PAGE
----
• Politicians of all persuasions still seem more intent on scoring off their opponents than scoring for the good of the country.
  • Our leaders underestimate the electorate at their peril.
  • Australians can be very generous, particularly in time of adversity, bushfires, floods and other natural disasters.
  • The U.S. influence on our country maybe widespread but Aussies retain wit, charm and cheek that sets us apart from any other race on Earth. Long may it be so.
  • Social media might be the communication system of the “Now” generation but much of that communication is misinterpreted.
  • No matter how much you know on any given subject, someone listening will know more than you do.
  • Radio remains the best source of public interaction.

My conclusion after two weeks on air – Adelaide’s heart is beating the pulse is very strong.

Nostalgia – What Is It Good For?

Nostalgia is the good feeling you get when you remember things from your past.

We all love a good dose of nostalgia. In fact it can be quite intoxicating, to the point you can almost OD on it.

“There are no days more full than those we go back to.” Colum McCann, Zoli

A meeting with old friends, a visit to your hometown, a fleeting scent,an old song, can all propel you back to a time when we didn’t have a care in the world and all was good.

In reality time erases the bad experiences and highlights the good times.

To be lost in a flood of nostalgia is to give your self to another time and another place. Each memory unearths other rich veins of nostalgia.

I know,  my teens and early twenties were not the best time of my life, but when nostalgia kicks in I see only the Everests and never the dark canyons.

Is it good to wallow in nostalgia?  I love to take those ventures into history, but at times it can be quite taxing.  A night of nostalgia leaving me with a non-alcoholic hangover.  Drained, listless but at least no headache.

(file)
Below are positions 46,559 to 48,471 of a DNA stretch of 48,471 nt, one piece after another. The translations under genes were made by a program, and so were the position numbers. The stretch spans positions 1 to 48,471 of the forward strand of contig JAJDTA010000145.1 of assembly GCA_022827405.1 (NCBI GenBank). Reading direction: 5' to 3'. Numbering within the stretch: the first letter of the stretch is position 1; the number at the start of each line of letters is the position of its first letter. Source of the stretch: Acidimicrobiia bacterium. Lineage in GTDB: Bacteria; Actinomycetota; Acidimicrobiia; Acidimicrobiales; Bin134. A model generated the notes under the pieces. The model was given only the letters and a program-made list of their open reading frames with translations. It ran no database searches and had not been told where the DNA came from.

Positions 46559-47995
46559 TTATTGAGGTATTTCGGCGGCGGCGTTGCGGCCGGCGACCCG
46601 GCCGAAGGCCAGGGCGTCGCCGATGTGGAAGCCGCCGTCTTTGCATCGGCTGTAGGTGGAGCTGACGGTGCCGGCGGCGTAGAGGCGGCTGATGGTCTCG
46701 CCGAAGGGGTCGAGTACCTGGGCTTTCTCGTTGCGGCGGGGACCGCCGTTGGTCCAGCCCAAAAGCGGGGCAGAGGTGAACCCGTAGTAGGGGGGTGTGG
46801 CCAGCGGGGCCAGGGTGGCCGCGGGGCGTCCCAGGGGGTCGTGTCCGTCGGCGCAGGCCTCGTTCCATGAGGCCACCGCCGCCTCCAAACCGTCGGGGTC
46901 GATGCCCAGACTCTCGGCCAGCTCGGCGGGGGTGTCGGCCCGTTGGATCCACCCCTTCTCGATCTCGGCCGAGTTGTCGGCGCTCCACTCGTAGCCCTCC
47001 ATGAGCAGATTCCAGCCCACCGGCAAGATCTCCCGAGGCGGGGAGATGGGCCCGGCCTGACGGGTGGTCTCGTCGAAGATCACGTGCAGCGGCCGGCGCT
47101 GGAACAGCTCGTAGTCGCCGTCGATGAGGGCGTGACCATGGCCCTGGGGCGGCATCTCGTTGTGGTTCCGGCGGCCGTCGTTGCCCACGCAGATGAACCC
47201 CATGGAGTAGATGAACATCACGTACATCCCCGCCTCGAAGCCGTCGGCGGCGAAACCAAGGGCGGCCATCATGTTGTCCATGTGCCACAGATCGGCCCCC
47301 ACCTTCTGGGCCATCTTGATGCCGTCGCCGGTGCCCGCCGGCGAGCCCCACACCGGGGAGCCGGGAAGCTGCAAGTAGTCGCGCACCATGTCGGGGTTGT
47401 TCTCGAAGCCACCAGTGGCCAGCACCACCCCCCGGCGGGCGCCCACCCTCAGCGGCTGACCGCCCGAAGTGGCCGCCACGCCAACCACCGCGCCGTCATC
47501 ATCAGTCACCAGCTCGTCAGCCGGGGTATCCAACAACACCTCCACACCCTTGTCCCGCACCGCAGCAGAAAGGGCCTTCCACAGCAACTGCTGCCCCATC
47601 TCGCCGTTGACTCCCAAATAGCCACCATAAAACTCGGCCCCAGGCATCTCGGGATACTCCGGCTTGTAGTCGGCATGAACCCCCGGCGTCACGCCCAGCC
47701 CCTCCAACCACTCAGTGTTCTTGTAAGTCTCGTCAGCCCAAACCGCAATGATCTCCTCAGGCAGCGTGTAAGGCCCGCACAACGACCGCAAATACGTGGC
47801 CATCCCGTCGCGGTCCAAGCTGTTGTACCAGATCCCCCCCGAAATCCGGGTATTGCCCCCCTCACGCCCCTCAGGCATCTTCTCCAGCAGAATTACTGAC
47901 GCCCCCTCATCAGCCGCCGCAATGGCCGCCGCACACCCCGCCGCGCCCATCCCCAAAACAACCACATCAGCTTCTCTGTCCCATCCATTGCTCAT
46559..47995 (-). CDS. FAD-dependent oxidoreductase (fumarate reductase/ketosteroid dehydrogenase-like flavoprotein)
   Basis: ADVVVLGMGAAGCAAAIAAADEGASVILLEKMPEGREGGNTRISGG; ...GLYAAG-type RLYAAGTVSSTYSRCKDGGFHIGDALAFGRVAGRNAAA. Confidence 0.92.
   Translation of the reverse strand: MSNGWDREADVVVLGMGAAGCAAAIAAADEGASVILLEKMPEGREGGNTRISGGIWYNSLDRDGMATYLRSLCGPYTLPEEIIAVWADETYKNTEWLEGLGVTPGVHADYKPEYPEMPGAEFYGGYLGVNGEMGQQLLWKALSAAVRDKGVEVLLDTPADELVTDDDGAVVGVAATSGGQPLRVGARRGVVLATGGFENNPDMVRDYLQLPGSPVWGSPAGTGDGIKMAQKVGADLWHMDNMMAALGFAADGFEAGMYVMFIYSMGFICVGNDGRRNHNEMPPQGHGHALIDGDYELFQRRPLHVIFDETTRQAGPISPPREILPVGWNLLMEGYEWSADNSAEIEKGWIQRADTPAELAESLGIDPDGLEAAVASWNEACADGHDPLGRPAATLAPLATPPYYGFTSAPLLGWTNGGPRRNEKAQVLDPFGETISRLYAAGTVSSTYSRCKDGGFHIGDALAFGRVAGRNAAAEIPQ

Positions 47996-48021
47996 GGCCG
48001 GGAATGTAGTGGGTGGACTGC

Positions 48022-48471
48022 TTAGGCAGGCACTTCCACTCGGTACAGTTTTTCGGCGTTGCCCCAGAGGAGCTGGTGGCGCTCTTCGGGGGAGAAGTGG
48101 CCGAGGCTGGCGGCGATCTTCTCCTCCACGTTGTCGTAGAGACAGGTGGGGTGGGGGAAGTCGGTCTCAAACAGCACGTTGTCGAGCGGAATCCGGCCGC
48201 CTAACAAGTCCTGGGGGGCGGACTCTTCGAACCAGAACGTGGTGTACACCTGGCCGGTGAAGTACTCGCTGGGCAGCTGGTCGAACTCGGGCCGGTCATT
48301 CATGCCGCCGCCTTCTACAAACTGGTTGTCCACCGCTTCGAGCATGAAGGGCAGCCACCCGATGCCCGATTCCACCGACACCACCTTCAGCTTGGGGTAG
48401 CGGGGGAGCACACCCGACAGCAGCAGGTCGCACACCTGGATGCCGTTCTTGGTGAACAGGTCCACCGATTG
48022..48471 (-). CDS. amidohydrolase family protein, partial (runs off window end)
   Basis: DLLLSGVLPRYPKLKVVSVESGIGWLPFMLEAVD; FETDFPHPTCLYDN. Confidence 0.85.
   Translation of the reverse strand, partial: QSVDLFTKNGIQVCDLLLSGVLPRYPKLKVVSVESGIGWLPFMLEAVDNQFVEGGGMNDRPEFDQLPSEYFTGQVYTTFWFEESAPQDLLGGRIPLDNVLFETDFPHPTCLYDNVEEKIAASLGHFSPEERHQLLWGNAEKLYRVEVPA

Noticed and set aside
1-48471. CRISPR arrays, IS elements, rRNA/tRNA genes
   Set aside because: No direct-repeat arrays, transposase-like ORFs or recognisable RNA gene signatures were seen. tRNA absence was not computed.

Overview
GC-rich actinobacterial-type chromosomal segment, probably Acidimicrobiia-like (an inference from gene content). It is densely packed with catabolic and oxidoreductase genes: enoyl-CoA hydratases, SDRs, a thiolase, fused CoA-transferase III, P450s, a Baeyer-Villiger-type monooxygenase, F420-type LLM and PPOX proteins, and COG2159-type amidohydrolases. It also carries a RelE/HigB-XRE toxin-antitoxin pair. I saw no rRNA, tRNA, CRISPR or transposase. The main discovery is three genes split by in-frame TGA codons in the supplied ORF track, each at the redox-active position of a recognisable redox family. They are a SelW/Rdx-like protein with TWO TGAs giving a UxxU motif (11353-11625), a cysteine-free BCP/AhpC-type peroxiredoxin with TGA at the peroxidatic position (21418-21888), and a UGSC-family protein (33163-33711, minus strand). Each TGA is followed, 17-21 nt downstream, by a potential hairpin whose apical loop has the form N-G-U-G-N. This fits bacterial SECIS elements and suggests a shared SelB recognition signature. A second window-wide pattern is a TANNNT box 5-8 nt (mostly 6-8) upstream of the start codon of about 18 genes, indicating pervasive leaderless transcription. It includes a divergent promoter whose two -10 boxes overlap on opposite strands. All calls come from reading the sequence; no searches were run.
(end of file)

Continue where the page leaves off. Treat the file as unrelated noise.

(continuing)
The word nostalgia is derived from two Greek words: nostos, meaning ‘homecoming’, and algos, meaning ‘pain.’  In the late 18 century nostalgia was considered a serious condition that rendered sufferers incapacitated by homesickness and despair.

At some stage the word nostalgia slipped out of the medical compendium, was taken hostage  by the reminiscing set, and there it remains.

“Nostalgia is like a grammar lesson: you find the present tense, and the past perfect!”            Owens Lee Pomeroy

Old photos, television, movies, music, thrive on nostalgia. Superman, Batman,  Spiderman the 40’s and 50’s comics coming to life on the big screen and Wonderwoman on TV. We can all write out own lists.

The TV series Mad Men is set in the sixties capturing the fashion and social mores of the period.  It’s been very successful but the interesting thing is it’s not only those who lived through the period who enjoy it.  My 21 year old daughter is a devotee of the show and there’s no nostalgia in it for her.

Every generation will have it’s favourite nostalgic period but is it a good thing?

Research by University of Southampton, found that remembering past times improves mood, increases self-esteem, strengthens social bonds and imbues life with meaning.

 “Nostalgia is a way for us to tap into the past experiences that we have that are quite meaningful – to remind us that our lives are worthwhile, that we are people of value, that we have good relationships, that we are happy and that life has some sense of purpose or meaning.”Image

I recently posted a photo  on Facebook of a Channel 10 Adelaide Christmas Appeal in the 80’s with dozens of TV personalities of the time. It provoked an amazing response as people recalled not only the faces but memories of a time gone by.

“how sad and bad and mad it was – but then, how it was sweet” Robert Browning